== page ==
For those of us who are older and are struggling to overcome the paralyzing fear of failure, remember that we are all learning and growing. In the eyes of the Gods, we are always children, always making mistakes, with the diving power to correct them and learn from them. Take a chance. Do something crazy because it seems like a fun thing to do, even if (or because) it doesn’t make logical sense by the rules of society to do. For some inspiration, I recommend watching the awesome Jim Carrey movie, Yes Man, or reading Daniel Quinn’s novel, The Holy.

The best cure for Fear of Failure Paralysis is to forcibly break it and do something. Learn about your Will, take the Fool’s step off the cliff, and trust the Gods to catch and guide you.

6 Responses to “What Schools Really Teach: The Paralyzing Fear of Failure”

  1. Laura Says:

    Very interesting. Now that I think about it (and I have good cause to- I am a student, myself!)this seems to be very true in most public school systems. The only exception I have seen in my personal school experience was the small, private-style high school attended for a short time. There were only around 20 students to a class, which gave the teacher much more freedom to work with a student to LEARN from his or her mistakes, rather than to take it as a failure. I think smaller class sizes could be useful in this area.
    I also think the parent can do a lot of prevent this “Fear of Failure Paralysis.” If a child is taught at an early age that it is entirely ok to make mistakes, so long as he or she corrects them and learns from them, and that this kind of mentality is reinforced during the school-age years, this can be effectively avoided.

    Very interesting post! Thanks!

  2. siannan Says:

    how true.

    and you’re not supposed to think by yourself, even in subjects like philosophy, what you are expected is just to repeat what people called “great philosophers” have written.

    I think (as far as I have seen, which is little), that American school is more “permissive”, I saw that children could talk without having to ask teacher to be allowed to talk, ask question… In France you are not allowed to talk without raising your hand and being asked to talk by the teacher.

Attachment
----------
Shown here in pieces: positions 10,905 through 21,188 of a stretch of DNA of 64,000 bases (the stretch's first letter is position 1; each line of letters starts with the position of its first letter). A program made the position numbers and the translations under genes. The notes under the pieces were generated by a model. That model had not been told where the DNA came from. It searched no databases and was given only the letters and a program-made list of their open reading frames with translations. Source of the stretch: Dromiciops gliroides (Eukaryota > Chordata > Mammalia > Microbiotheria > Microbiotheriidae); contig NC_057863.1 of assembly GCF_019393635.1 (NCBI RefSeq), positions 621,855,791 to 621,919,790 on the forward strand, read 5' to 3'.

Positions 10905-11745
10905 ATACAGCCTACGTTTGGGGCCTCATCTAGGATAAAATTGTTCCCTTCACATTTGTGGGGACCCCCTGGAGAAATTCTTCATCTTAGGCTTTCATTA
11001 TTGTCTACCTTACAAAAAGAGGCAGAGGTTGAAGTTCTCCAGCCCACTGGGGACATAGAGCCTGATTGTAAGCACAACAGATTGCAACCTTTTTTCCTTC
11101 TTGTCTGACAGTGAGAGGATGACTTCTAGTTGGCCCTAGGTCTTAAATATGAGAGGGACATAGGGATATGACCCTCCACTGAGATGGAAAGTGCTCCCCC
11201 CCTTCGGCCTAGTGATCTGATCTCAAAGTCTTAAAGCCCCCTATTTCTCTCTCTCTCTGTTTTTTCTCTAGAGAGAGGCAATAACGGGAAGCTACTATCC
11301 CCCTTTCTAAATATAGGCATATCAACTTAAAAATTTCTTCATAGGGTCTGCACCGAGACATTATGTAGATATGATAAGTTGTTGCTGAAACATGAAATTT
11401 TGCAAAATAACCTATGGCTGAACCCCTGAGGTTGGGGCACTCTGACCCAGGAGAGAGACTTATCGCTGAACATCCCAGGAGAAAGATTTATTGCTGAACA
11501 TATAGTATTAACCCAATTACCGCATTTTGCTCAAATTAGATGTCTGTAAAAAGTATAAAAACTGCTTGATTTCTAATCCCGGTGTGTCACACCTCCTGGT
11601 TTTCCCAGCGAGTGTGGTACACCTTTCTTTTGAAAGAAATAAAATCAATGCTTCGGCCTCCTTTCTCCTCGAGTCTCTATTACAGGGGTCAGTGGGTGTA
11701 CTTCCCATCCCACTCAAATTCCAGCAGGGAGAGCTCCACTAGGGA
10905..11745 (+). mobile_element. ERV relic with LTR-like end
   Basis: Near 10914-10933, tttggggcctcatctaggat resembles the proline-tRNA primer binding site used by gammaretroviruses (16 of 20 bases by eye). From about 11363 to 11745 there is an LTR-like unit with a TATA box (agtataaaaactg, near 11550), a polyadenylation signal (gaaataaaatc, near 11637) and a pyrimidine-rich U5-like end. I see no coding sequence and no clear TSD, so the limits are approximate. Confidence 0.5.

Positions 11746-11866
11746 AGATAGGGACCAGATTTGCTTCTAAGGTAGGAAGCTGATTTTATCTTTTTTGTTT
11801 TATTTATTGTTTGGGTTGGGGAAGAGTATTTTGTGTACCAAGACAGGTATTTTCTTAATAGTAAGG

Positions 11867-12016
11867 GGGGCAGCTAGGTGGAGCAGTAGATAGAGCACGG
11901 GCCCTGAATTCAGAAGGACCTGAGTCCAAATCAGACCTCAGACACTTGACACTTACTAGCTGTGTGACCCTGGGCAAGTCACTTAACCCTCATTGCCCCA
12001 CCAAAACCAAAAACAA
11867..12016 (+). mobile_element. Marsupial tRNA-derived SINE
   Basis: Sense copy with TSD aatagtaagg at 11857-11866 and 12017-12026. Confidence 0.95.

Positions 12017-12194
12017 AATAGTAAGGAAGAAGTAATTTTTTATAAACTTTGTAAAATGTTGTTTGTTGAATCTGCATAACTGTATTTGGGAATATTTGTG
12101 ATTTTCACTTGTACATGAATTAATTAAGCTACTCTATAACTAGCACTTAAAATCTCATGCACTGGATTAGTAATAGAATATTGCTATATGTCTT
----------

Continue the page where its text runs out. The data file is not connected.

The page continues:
I do believe that being self confident is more important for a successful life than most things you learn at school. and it is a pity that school doesn’t teach that (at least to most students).

  3. Rachel Says:

    Not only does this make sense-it’s true. I am a student and know very well the idea that the most important thing in your life between the ages of six and twenty four is supposed to be the all important grade (as said by the school districts and parents). You are directly judged at school and at home by your grade. If you get good grades all the time (a’s and b’s) you are called a teachers pet and shunned by your peers, and if you get d’s and f’s you are called stupid and shunned by your peers. The teachers do little to stop that, they even encourage it by saying things like “now now children, dont do that to jhonny, hes in the remedial class, and wont understand anything except for that youre hurting him”. and if your parents see a bad grade (if you usually bring home good ones), they beat themselves up with all the “where did i go wrong?” and stuff. . and if you ever skip a class on biology to go out and hike, birdwatch, rockclimb and learn in your own ways-thats unforgivable. mistakes cannot be corrected, but you can get “extra credit” if the teacher deems you to stupid to do the work so they give you crossword puzzles instead. ^^the wonders of society these days. bleh. but good article, it brought out a good point

  4. Ruthann Stice Says:

    I do miss your post, they are all inspiring.

  5. Morninghawk Says:

    Thank you for your kind words. My job situation is starting to improve, so I hope to be able to post more soon.

    Blessed be.

  6. Celtic Crystal Says:

    Indeed…good points. Even in our culture, which has its roots in the English system, you can see where students are not thought to think, to create or to innovate….its not encouraged at all….and then they wonder why our youth cannot think for themselves (at least here they do…Caribbean)
    But we are far from having the home school option